Squash, including zucchini, butternut and spaghetti: only 1 zucchini seedling survived the transplant. I replanted butternut and spaghetti by seed and they are doing great, as well as the seedling that survived and the nursery zucchini plant. The home seeded zucchini has fruit on it, a blossom that should be open in the am for pollination. I'll be out there, to help it along :) No other flowers yet on squashes, zucchini started flowering males about 10 days ago (late June)

Zucchini baby with its flower attached. I hand pollinated this myself :) Come on baby, grow!

overview of the left side of the front garden, there's 2 zucchini, 2 butternut and 1 or 2 spagheitti squash down there. Not too bad for the 1st year planting in this garden area.

Brussels Sprouts and Broccoli: poor. All but 1 Brussels sprout plant has died. All broccoli perished as well. Reason unknown, but they didn't do well after the transplant to the cups.

The sole survivor of the cruciferous plants

Lettuces: did well, they tasted funky however. Not sure if this is a variety issue or the soil, whatever it was it was gross. It made my hands and kitchen stink, too. Very unpleasant. I'm over trying to grow my own lettuce, its dirt cheap at the store and honestly it tastes better.

Cucumbers: transplants all died. Reseeded early June, they are doing great.

Peppers: doing well. Growing and thriving, no fruits or flowers yet.

Beets: seeded early June, doing very well.

Watermelon, cantaloupe and pumpkins: all failed. Seedlings did survive for melons but after transplant withered & died. Causes are most likely not enough water for location, in raised beds so they get hotter than usual and the water just isn't enough to compensate. Maybe if we try again next year add drip irrigation and augment soil.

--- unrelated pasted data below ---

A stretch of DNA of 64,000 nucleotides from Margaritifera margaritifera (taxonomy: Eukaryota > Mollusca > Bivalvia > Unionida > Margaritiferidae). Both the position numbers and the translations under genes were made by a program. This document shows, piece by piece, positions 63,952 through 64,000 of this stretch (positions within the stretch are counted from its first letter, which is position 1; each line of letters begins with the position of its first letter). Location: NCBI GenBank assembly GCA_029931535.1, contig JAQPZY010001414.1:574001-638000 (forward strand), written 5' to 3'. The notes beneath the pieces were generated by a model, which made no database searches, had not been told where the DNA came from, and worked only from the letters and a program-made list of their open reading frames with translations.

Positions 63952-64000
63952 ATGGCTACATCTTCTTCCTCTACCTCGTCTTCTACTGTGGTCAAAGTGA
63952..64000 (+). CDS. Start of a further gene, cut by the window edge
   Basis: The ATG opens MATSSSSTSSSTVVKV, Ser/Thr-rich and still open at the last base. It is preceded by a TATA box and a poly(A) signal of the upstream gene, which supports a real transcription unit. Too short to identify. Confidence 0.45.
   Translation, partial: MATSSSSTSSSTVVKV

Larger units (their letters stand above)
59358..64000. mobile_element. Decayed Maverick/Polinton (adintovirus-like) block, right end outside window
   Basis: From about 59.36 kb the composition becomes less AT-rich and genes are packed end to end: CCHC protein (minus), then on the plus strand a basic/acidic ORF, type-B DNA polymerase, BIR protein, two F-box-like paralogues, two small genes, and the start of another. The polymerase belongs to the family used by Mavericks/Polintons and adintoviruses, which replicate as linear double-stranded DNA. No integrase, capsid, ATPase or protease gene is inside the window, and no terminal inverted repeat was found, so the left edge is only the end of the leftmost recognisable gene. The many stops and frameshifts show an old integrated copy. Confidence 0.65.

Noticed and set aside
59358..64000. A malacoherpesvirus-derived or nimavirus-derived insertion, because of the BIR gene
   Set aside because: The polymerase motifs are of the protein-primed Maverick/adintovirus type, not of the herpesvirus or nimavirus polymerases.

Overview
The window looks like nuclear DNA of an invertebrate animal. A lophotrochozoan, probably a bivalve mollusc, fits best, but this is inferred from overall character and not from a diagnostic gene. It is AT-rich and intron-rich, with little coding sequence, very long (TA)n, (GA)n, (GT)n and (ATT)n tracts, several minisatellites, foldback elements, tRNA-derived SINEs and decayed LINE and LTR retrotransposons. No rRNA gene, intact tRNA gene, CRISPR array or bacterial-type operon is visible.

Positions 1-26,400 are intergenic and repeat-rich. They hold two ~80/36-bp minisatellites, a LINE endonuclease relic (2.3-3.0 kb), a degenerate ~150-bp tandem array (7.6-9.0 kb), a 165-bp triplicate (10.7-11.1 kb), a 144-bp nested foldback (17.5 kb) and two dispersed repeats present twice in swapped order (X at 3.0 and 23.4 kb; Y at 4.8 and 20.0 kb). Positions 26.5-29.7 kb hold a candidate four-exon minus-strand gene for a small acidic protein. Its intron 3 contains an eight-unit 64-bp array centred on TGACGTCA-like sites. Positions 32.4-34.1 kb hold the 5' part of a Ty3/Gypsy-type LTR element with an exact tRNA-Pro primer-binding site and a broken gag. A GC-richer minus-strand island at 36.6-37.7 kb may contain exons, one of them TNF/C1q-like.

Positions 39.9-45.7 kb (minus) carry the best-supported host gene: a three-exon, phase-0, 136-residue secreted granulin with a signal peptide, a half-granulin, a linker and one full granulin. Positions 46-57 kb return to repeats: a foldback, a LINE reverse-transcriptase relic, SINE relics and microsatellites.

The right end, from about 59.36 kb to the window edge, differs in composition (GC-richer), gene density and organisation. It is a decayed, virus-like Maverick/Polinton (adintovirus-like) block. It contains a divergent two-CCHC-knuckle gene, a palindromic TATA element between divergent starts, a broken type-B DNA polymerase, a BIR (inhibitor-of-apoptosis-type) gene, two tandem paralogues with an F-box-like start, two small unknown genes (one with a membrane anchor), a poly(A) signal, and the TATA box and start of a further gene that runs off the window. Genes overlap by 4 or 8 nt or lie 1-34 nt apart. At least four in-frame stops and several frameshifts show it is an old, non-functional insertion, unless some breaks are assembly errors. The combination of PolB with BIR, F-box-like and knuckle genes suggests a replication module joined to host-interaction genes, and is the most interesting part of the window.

All in all the garden is doing well. There's been a few rough patches (failed transplants, hail, lack of water, etc) but its pulling through nicely. One thing I really realize after doing this post is that I need to get out there & weed again!!

Friday, June 4, 2010

Let the weeding begin!

Progress update first:
Front yard:
newspapers laid down and mulch on top. this should stop the weeds (or at least slow them down!), help hold in precious moisture and provide a nice are for the squash plants to have fruit rest upon.

Added compost to growing areas. Replanted zucchini, spaghetti and butternut squashes. Zucchini I broke down & bought 2 seedling plants from the home depot at $3 a piece. We enjoy zucchini and only 1 seedling survived, so I caved & bought nursery plants. Sue me LOL :) But I did reseed everything as well. Last year I planted butternut squash late in the season, 2-3rd week in June and still yielded about 15 squash, so I'm confident that we'll have squash this year :)

Planted herbs in the front as well, bed under windows is now floral & herbal. There are also herbs in the front garden - lots of basil planted, lets see how it grows in the lousy soil out there.

Back yard:
planted beets, more cucumbers (all but 1 died in transplant), pumpkins and the melon seedlings.